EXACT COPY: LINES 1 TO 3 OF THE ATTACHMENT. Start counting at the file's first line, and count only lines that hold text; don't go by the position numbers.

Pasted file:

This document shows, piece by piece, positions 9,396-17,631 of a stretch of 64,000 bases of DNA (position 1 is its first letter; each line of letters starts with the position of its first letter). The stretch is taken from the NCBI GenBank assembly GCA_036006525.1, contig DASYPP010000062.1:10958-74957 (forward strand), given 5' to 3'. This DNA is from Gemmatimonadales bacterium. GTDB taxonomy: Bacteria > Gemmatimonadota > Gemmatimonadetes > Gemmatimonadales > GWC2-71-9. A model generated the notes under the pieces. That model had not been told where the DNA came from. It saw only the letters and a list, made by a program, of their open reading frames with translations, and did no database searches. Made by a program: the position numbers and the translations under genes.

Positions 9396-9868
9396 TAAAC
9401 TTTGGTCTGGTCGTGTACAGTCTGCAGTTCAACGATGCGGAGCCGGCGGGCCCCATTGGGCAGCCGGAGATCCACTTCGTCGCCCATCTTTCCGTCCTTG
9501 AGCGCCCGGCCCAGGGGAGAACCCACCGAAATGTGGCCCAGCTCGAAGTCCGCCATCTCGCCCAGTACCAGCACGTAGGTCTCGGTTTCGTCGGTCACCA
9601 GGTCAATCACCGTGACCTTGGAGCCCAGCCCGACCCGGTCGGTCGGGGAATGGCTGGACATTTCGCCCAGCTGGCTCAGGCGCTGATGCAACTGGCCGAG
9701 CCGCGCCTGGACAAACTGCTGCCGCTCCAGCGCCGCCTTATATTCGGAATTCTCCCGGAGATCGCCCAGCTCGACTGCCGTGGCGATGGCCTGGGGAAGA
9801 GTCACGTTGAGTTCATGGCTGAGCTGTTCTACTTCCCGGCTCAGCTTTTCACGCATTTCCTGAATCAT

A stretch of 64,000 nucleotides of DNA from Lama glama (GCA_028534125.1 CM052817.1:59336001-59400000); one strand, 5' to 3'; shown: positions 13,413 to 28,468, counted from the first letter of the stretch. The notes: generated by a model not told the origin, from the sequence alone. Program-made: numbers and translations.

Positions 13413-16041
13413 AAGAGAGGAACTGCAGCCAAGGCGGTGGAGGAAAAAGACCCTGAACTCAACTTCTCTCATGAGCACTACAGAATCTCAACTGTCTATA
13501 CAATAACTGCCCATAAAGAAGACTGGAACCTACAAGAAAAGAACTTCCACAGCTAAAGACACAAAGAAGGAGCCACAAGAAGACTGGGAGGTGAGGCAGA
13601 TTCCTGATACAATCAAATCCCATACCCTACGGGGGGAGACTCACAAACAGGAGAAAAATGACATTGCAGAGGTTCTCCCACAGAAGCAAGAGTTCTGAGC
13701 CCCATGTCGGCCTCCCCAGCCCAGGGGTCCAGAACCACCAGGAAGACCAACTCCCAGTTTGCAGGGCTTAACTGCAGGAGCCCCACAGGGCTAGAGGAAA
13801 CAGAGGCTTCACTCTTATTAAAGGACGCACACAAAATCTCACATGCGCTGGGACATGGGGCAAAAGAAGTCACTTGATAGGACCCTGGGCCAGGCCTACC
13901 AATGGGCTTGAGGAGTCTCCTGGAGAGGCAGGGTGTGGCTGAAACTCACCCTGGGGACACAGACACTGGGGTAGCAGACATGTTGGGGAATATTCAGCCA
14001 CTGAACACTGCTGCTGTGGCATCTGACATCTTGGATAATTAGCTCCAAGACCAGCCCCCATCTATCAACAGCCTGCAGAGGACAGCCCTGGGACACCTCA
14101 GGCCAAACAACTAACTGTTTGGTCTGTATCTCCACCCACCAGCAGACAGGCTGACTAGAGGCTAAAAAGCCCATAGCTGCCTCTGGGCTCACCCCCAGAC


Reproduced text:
This document shows, piece by piece, positions 9,396-17,631 of a stretch of 64,000 bases of DNA (position 1 is its first letter; each line of letters starts with the position of its first letter). The stretch is taken from the NCBI GenBank assembly GCA_036006525.1, contig DASYPP010000062.1:10958-74957 (forward strand), given 5' to 3'. This DNA is from Gemmatimonadales bacterium. GTDB taxonomy: Bacteria > Gemmatimonadota > Gemmatimonadetes > Gemmatimonadales > GWC2-71-9. A model generated the notes under the pieces. That model had not been told where the DNA came from. It saw only the letters and a list, made by a program, of their open reading frames with translations, and did no database searches. Made by a program: the position numbers and the translations under genes.

Positions 9396-9868
9396 TAAAC